Friday, 28 October 2016
Erica Russell Watson Erica Russell Watson

Erica's blog 1 : August 2

2nd August 2014:

Yet another beautiful sunny day and I was looking forward to playing ´padel´ when I noticed a strange sensation in my right breast and a thickening of the skin around the areola coupled with a slight discolouration and change in texture.

I started to investigate, feeling my breast for abnormalities or lumps. I couldn´t find anything discernible and moved up into my right armpit when suddenly I felt a large hard lump. The lump did not hurt and as I didn´t have a temperature I was sure it wasn´t an infection.

My alarm bells sounded so I went to Urgencias at the hospital (A&E). If I am honest I was fairly positive that the signs were not good and suspected breast cancer, not because I am a negative person but because I am a realistic person. Having done some initial research the signs were not consistent with more minor illnesses.

Once in Urgencias I explained my findings and the doctor examined me. She could not find a lump in my breast, quite a large surface area to cover! But did feel the lump in my armpit and noted the strange skin texture. She referred me directly to the Breast Unit in Vélez-Málaga where I went for a scan and mammogram on 12th August. The doctors´ didn´t like the look of what they saw and I was back in two days later for a biopsy.

This week The Euro Weekly News begins a regular column chronicling the journey – both emotional and physical – of a breast cancer sufferer.

Expatriate Erica Russell Watson will take us with her and share her thoughts and experiences as she comes to terms with an illness she was only recently diagnosed with.

It is one that affects over  1 million women worldwide each year. Her story is unfortunately a common one in many homes around Spain and the world; a story of pain, disbelief, heartbreak, laughter, tears and spirit.

Screening and early detection is essential in the fight against breast cancer and organisations around Spain stress that being diagnosed with breast cancer does not necessarily equal a death sentence.

We hope that Erica’s story will strike a chord with readers and perhaps also inspire women to get screened at their nearest clinics in order to combat this disease; a disease that can devastate the lives of not only sufferers, but also their families and friends.

But it is important to remember that there is hope, and many women have, with just the same  courage and dignity shown by Erica, faced up to the illness and come through it. We wish Erica all the best, our thoughts are with her.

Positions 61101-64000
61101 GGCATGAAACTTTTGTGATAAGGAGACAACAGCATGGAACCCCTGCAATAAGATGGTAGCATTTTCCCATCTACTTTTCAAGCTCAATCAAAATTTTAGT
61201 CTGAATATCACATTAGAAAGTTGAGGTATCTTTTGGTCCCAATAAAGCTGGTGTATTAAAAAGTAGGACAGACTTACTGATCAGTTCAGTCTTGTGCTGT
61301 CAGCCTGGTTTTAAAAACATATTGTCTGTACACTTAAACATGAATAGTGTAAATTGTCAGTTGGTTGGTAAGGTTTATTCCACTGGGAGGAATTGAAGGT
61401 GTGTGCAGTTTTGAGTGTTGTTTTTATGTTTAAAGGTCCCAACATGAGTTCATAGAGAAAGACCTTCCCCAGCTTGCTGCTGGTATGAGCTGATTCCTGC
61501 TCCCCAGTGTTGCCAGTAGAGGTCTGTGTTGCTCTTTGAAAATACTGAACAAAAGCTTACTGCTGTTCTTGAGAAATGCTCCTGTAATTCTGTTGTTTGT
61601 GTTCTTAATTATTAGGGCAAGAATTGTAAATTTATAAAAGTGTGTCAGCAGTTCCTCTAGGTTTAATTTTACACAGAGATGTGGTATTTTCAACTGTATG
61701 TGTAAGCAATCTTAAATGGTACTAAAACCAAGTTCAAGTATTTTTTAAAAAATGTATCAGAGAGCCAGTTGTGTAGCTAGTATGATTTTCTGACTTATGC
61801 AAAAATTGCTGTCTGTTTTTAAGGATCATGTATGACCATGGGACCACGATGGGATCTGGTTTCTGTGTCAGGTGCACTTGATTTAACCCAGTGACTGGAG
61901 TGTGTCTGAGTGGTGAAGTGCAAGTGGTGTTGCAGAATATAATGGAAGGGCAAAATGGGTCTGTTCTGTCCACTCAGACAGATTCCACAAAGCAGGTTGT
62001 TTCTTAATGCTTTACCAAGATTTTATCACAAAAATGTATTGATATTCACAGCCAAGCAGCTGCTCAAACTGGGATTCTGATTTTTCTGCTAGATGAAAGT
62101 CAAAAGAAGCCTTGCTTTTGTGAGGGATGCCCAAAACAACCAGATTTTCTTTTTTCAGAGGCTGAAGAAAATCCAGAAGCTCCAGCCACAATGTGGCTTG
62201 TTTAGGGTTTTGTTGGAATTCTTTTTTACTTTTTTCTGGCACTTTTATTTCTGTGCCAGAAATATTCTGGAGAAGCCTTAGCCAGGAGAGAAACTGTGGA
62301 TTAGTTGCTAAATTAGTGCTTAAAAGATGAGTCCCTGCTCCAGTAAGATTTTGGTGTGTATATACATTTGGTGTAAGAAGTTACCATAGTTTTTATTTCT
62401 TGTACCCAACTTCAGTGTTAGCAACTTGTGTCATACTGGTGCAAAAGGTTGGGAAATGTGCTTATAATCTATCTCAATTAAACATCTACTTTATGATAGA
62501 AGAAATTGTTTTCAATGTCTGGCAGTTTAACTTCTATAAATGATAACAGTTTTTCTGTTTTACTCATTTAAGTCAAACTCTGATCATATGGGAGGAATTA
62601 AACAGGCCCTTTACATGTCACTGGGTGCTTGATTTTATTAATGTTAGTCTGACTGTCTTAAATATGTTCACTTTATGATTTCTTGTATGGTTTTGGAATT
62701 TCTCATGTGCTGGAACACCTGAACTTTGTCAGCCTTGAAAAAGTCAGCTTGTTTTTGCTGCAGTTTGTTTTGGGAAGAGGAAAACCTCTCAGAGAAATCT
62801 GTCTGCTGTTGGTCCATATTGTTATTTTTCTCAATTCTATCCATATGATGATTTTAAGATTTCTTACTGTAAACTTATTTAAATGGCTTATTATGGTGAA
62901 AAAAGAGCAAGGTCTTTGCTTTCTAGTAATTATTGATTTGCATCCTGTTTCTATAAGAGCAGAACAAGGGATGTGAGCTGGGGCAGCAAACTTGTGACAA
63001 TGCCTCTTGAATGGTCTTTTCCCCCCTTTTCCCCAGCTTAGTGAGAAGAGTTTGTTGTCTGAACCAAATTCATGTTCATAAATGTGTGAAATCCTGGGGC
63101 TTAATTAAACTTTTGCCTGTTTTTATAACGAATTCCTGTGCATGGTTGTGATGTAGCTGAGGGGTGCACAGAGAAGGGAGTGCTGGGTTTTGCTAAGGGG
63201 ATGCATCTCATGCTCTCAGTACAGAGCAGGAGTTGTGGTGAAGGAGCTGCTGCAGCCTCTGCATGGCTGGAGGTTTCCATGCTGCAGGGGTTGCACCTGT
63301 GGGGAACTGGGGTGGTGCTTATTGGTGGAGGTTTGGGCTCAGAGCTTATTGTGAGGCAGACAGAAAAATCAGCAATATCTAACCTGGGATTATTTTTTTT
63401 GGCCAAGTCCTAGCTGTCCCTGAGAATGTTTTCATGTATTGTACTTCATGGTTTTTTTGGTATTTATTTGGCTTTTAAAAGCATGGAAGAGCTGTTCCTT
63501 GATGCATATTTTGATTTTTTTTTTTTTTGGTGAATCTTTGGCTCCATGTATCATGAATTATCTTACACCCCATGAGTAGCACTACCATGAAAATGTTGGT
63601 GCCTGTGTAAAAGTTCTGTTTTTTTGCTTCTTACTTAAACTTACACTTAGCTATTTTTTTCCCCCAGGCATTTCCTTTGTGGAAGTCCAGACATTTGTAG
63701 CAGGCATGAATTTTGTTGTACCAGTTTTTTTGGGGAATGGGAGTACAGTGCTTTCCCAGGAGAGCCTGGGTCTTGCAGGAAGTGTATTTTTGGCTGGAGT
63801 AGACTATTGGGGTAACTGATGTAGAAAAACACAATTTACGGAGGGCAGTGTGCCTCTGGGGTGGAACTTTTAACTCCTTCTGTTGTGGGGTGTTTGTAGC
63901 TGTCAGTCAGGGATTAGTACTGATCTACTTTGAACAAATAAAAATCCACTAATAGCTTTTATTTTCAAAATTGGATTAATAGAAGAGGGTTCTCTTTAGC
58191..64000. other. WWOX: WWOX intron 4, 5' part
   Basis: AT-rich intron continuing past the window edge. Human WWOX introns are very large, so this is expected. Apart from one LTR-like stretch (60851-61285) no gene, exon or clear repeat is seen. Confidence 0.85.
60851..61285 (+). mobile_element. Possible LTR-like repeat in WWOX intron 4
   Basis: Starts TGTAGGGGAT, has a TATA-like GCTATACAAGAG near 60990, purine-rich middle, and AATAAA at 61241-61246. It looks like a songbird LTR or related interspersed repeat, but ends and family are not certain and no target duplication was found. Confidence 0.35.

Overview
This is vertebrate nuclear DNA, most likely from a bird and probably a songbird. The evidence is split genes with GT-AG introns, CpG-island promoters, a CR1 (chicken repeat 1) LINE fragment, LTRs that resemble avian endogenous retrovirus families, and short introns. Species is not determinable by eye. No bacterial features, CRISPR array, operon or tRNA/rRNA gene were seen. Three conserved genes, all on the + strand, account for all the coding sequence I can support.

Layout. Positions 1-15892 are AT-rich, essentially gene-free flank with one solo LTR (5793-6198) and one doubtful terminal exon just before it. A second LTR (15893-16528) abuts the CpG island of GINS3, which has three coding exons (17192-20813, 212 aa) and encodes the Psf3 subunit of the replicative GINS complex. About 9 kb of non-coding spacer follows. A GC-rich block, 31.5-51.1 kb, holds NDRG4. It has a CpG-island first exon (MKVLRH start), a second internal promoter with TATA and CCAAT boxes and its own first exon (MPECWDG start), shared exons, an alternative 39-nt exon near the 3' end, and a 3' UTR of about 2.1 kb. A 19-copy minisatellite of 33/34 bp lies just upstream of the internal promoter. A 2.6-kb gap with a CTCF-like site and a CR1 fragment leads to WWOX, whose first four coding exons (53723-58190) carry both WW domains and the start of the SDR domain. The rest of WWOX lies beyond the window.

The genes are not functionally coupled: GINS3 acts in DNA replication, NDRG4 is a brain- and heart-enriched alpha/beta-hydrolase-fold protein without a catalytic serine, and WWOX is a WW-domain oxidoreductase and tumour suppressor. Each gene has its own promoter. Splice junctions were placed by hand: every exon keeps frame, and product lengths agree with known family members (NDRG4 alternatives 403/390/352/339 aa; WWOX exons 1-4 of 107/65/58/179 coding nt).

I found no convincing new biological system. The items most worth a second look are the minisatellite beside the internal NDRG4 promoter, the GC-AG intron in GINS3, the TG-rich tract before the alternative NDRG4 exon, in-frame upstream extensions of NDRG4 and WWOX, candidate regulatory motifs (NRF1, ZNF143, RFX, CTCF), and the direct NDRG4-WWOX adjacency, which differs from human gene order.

2nd August 2014:

The biopsy was not dissimilar to spear fishing but with needles! Take aim and fire! -several samples of both the lump in my breast and armpit were taken and sent off for analysis. I went home bandaged up and waited for the results.

The hospital called me on 21st August to say they had my results but my appointment was the 27th. Being August in Spain everyone was on holiday so I just had to wait. I was not expecting good news, it was just a feeling I had as I knew something wasn´t right, we all know our own bodies. This is an important point and one I will revisit later. Listen to your body and your instincts, no matter how qualified the people are around you, never be afraid to question medical staff. They are only human after all and you may spot something they might overlook.

I sat in front of the doctor and waited for the news. He calmly reviewed the findings with me and confirmed I had grade 2 cancer in both the sample taken from my breast and the one from my armpit-lymph node. My attention drifted slightly as I listened to an inordinate amount of information over the ensuing hour and a half. I accepted the information and came away strangely calm. The main impression I had was that this wasn´t something to worry about and that there were a series of steps to go through. Firstly, surgery to remove the tumours and then depending on the results, chemotherapy and radiotherapy. I always cope better when I have a plan of action. So I went down to the designated area and booked myself onto the operation waiting list, I did spot my paper was marked priority!

I went home to digest the news. I imagine people deal with the news in many different ways. Strangely I did not feel traumatised and I did not cry..tears would come later. I did not feel a sense of injustice. I thought of my children and my family and what their reaction would be….knowing it was going to be much harder for them to take and very upsetting. Now I just had to wait for the call from the hospital with my operation date.





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